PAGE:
A federal judge recently affirmed that HIPAA does not provide a mechanism for individuals to sue when they believe their privacy rights have been violated. However, the decision probably will not stop individuals from thinking they have the right to sue.

The supposed private right to action under HIPAA has confused people since the law’s inception, explains Nathan A. Kottkamp, JD, a partner with McGuireWoods.

The case involved a plaintiff who had been treated at a Washington, DC, hospital in 2017, during which staff instructed her to complete an online form at a computer workstation. The plaintiff thought the information could be seen by other patients in the area. She filed complaints with HHS, the hospital, the laboratory testing company the hospital used, and the District of Columbia Office of Human Rights. She claimed that the hospital and lab company failed to make proper public accommodations for patients.

The federal court recently followed the pattern of previous courts by telling the plaintiff HIPAA does not allow such lawsuits from individuals. The courts have been clear in confirming there is no private right of action, which means a healthcare entity cannot be sued for a HIPAA violation by a patient, Kottkamp explains.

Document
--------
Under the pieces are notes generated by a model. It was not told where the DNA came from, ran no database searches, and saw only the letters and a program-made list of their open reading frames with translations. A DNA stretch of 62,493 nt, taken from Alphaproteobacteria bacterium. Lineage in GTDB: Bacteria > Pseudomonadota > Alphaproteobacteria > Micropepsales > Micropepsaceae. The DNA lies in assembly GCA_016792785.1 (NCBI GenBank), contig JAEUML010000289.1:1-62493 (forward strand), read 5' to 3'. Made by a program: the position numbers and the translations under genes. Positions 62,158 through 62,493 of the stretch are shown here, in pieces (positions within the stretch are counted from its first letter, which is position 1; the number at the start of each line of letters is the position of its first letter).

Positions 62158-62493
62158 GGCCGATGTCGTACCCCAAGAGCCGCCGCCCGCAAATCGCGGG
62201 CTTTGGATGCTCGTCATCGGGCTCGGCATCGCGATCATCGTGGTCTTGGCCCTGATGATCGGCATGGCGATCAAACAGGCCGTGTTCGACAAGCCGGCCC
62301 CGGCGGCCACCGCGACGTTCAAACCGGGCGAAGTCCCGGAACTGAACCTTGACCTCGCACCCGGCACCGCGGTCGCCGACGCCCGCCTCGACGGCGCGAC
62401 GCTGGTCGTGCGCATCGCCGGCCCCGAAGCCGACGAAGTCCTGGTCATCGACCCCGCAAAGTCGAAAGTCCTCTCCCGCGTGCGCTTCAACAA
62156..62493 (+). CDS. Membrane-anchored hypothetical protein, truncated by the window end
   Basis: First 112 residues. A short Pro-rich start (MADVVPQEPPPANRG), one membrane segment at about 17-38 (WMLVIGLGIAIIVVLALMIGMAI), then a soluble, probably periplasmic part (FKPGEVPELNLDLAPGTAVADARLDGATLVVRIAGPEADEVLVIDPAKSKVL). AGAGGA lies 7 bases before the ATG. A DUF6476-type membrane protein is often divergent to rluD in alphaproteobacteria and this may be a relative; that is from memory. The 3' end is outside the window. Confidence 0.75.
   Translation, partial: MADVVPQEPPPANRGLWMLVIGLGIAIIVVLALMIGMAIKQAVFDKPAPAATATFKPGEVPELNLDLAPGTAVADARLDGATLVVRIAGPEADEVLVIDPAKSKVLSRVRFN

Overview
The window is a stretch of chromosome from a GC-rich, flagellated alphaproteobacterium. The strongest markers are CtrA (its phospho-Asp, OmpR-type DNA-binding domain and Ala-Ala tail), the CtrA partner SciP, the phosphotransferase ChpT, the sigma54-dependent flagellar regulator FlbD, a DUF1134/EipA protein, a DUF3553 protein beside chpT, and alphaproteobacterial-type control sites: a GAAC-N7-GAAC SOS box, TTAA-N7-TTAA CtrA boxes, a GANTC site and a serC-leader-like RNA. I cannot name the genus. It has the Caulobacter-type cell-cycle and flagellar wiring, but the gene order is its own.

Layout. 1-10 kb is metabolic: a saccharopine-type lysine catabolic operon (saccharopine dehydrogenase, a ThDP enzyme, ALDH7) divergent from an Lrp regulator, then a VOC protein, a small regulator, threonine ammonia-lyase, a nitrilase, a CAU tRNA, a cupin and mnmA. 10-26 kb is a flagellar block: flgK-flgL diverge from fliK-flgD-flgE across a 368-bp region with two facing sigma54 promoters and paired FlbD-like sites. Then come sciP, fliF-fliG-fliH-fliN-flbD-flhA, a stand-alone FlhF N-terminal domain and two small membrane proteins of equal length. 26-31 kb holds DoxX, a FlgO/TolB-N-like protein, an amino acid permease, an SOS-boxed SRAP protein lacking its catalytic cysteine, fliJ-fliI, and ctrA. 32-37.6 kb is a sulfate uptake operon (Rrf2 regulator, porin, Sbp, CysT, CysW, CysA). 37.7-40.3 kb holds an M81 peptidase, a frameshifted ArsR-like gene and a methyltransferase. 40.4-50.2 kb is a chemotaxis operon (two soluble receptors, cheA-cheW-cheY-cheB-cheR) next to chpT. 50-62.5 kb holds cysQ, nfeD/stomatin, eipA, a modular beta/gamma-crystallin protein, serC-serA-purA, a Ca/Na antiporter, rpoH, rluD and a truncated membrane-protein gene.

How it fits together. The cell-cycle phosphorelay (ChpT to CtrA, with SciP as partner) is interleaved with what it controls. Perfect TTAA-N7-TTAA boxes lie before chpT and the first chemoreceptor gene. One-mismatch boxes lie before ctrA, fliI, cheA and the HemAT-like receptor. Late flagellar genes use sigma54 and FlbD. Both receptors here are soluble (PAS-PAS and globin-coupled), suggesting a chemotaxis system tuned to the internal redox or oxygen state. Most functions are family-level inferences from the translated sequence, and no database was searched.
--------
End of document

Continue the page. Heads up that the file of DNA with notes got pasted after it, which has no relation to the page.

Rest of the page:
“That is often a huge surprise to members of the public. They see HIPAA information all the time, and they often are shocked to think that if this is such a big, important federal law, why can’t I sue if I believe my rights have been violated?” Kottkamp says. “I probably get an average of a call a month from people who believe their HIPAA rights have been violated, and they want to sue. I have to tell them, ‘Sorry, there’s nothing you do can other than filing a complaint with the OCR.’”

Plaintiffs also have tried to use HIPAA violations as a starting point for other lawsuits related to privacy matters, essentially saying HIPAA represents the most fundamental level of privacy patients should expect. If there were HIPAA violations, plaintiffs often believe there were de facto violations of more strict state privacy regulations. Those cases have not been very successful, either, Kottkamp says.

“Providers need to know that a patient’s inability to sue over HIPAA violations is no reason to be lax about compliance. Sometimes, the reputation damage and exposure in the media can be more costly than any civil penalties you might have incurred,” Kottkamp warns. “If someone goes on social media and says you don’t care about patient privacy, that could be very costly.”